Step 9: Your Enemy

Now for the difficult person on your list. You know, the one that you think of as toxic waste in human clothing? In the past, using Old Testament lingo, I thought of that person as my enemy. When I’ve allowed that into my heart, it was like the proverbial taking poison in hopes of killing the other guy. I just got progressively more sick and my heart was hardened. I became brittle. I never want to do that again. With God’s perspective, I can usually see people as fellow strugglers and I no longer hate anyone.

The question of how to approach the man we hated will arise. It may be he has done us more harm than we have done him and, though we may have acquired a better attitude toward him, we are still not too keen about admitting our faults. Nevertheless, with a person we dislike, we take the bit in our teeth. It is harder to go to an enemy than to a friend, but we find it much more beneficial to us. We go to him in a helpful and forgiving spirit, confessing our former ill feeling and expressing our regret. ~ AA page 77

The other person may behave badly- erupting with poisonous reactions. I let that happen up to a point. Sometimes the difficult person uses it as an opportunity to attack me, having no intention of hearing my apology. In that case, I’ve tried reflecting (ex: You’re saying I should have known better…) for a while. I will even agree with them if their accusations are true, whether I want to hear it or not. (ex: You’re right, I did gossip about you.)

But if they start escalating and continue to be verbally abusive then I state as calmly as I can something like, I’m leaving now because we are not able to have a reasonable discussion about this. This is not the time to make accusations or use a sentence that begins with you. I try to use only I or we sentences. Of course, I’m always willing to try again if they contact me at a later date and they treat me civilly.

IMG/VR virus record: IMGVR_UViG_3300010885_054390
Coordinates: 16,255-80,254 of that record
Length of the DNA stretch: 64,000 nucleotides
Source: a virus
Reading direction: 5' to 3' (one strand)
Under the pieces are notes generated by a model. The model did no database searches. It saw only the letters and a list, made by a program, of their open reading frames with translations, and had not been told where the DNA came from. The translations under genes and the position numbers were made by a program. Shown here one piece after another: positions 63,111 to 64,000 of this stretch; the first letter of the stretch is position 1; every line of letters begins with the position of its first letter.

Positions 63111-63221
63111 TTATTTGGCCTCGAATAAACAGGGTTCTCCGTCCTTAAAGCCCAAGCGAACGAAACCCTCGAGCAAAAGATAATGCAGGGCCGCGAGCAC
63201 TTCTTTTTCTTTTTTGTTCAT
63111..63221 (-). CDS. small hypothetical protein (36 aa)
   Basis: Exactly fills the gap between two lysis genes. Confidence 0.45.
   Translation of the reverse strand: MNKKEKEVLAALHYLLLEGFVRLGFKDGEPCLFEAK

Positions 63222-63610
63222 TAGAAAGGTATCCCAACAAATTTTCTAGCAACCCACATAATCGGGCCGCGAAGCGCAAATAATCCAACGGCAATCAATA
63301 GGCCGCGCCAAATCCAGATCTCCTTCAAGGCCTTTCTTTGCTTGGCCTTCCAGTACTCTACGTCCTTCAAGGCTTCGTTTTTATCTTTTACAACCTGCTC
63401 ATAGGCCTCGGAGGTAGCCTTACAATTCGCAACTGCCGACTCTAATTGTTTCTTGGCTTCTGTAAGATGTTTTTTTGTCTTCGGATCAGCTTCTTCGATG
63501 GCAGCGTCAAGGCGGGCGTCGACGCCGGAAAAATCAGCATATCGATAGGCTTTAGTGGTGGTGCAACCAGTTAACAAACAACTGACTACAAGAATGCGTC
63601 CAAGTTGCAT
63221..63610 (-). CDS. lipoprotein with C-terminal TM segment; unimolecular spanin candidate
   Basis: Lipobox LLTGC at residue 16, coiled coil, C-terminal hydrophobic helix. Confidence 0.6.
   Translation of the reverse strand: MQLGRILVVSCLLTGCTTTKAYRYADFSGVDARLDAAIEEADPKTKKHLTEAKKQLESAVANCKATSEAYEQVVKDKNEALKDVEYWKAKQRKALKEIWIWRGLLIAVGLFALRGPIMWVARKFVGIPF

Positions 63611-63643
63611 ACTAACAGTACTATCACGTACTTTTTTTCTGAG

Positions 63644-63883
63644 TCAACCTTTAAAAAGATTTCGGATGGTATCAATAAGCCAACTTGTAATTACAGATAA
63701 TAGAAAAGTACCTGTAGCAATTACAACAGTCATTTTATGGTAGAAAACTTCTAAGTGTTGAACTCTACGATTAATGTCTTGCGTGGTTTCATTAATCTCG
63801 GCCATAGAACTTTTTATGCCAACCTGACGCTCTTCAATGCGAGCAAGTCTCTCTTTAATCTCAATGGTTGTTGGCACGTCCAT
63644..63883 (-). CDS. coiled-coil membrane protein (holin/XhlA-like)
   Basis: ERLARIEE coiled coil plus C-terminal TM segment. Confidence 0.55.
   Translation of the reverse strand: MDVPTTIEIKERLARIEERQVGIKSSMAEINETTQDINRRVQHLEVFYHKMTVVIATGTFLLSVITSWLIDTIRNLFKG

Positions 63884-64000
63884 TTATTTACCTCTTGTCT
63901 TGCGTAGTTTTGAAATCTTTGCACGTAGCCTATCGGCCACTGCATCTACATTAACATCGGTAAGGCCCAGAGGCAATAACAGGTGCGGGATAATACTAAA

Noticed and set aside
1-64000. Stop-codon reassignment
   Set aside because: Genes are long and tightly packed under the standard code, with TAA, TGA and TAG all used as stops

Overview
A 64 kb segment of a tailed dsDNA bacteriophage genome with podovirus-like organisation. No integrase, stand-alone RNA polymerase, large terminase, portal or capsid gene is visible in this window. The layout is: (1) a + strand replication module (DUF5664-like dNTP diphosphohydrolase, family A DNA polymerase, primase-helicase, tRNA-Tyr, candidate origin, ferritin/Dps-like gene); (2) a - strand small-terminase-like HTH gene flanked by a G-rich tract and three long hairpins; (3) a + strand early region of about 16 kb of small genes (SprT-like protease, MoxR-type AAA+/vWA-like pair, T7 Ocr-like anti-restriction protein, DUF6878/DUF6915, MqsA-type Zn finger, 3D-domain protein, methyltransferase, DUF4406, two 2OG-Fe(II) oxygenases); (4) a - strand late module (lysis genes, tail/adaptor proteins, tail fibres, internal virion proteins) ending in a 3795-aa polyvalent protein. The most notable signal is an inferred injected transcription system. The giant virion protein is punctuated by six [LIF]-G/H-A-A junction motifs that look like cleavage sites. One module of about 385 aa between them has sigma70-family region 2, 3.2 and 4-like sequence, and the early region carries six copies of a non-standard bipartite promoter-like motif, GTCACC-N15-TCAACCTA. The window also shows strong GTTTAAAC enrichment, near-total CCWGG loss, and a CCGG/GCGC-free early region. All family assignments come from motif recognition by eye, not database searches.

In nine cases out of ten the unexpected happens. Sometimes the man we are calling upon admits his own fault, so feuds of years’ standing melt away in an hour. Rarely do we fail to make satisfactory progress. Our former enemies sometimes praise what we are doing and wish us well. Occasionally, they will offer assistance. It should not matter, however, if someone does throw us out of his office. We have made our demonstration, done our part. It’s water over the dam. ~ AA page 78

He might refuse to meet with me altogether. In that case, I’ve done what I could. If I feel like I need to try again, I might write a letter or an email later and give him an opportunity to read my words and have a chance to think about it. It might just be that hearing my voice is upsetting to him! I have that effect on some people.